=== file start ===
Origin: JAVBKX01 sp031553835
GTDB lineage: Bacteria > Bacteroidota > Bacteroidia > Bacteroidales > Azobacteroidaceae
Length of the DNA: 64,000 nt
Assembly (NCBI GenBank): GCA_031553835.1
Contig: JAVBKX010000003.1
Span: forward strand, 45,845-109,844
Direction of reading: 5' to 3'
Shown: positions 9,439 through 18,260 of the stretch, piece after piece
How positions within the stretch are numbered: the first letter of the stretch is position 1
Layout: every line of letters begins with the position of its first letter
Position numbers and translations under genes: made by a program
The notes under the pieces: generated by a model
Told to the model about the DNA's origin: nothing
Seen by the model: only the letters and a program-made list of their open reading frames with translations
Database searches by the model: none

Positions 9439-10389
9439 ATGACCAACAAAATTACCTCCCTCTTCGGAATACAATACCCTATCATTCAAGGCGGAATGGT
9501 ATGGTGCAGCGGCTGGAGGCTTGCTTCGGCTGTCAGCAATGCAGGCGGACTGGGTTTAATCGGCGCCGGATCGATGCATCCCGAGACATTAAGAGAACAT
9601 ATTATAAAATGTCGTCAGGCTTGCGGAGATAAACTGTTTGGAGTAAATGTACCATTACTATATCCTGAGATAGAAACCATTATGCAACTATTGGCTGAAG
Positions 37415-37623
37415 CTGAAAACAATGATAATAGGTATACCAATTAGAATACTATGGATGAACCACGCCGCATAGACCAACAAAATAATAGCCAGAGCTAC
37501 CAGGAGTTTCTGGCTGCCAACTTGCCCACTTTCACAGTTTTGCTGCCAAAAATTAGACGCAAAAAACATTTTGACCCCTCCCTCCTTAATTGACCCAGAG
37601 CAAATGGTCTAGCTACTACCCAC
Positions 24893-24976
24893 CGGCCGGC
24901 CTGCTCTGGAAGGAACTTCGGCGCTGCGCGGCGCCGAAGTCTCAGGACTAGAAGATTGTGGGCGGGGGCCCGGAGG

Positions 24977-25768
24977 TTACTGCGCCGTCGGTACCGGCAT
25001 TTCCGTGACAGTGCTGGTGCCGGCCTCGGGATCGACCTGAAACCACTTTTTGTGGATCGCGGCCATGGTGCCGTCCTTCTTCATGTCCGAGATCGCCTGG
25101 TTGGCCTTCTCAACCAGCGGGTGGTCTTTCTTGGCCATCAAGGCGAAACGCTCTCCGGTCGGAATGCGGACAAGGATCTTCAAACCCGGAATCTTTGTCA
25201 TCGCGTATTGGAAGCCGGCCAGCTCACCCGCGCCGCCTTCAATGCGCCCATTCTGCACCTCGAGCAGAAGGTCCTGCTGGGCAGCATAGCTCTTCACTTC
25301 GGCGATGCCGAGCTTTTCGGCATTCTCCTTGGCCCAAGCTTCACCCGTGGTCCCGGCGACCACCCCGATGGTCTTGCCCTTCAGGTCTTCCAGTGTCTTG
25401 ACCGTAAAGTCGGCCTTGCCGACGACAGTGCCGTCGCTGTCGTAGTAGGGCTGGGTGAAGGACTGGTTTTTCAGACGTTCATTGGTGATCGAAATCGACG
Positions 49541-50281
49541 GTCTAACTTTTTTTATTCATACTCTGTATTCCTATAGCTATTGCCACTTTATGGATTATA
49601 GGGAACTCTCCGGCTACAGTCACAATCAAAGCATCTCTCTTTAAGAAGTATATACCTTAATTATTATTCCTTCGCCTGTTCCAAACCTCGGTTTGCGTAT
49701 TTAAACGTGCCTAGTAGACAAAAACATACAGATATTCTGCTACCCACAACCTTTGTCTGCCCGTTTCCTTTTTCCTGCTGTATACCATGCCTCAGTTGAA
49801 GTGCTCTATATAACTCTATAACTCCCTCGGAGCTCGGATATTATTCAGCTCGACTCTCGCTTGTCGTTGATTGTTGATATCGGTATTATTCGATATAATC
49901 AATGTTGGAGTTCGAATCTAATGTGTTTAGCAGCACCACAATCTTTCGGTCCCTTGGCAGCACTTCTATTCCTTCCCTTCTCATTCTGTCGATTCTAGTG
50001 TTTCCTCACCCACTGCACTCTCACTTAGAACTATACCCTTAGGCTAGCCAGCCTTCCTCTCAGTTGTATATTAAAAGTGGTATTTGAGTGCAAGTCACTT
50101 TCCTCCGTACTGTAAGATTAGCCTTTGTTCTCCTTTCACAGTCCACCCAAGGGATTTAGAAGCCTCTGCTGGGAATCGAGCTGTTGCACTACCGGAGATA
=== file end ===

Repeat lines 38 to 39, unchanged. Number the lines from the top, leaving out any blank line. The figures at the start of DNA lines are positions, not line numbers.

49801 GTGCTCTATATAACTCTATAACTCCCTCGGAGCTCGGATATTATTCAGCTCGACTCTCGCTTGTCGTTGATTGTTGATATCGGTATTATTCGATATAATC
49901 AATGTTGGAGTTCGAATCTAATGTGTTTAGCAGCACCACAATCTTTCGGTCCCTTGGCAGCACTTCTATTCCTTCCCTTCTCATTCTGTCGATTCTAGTG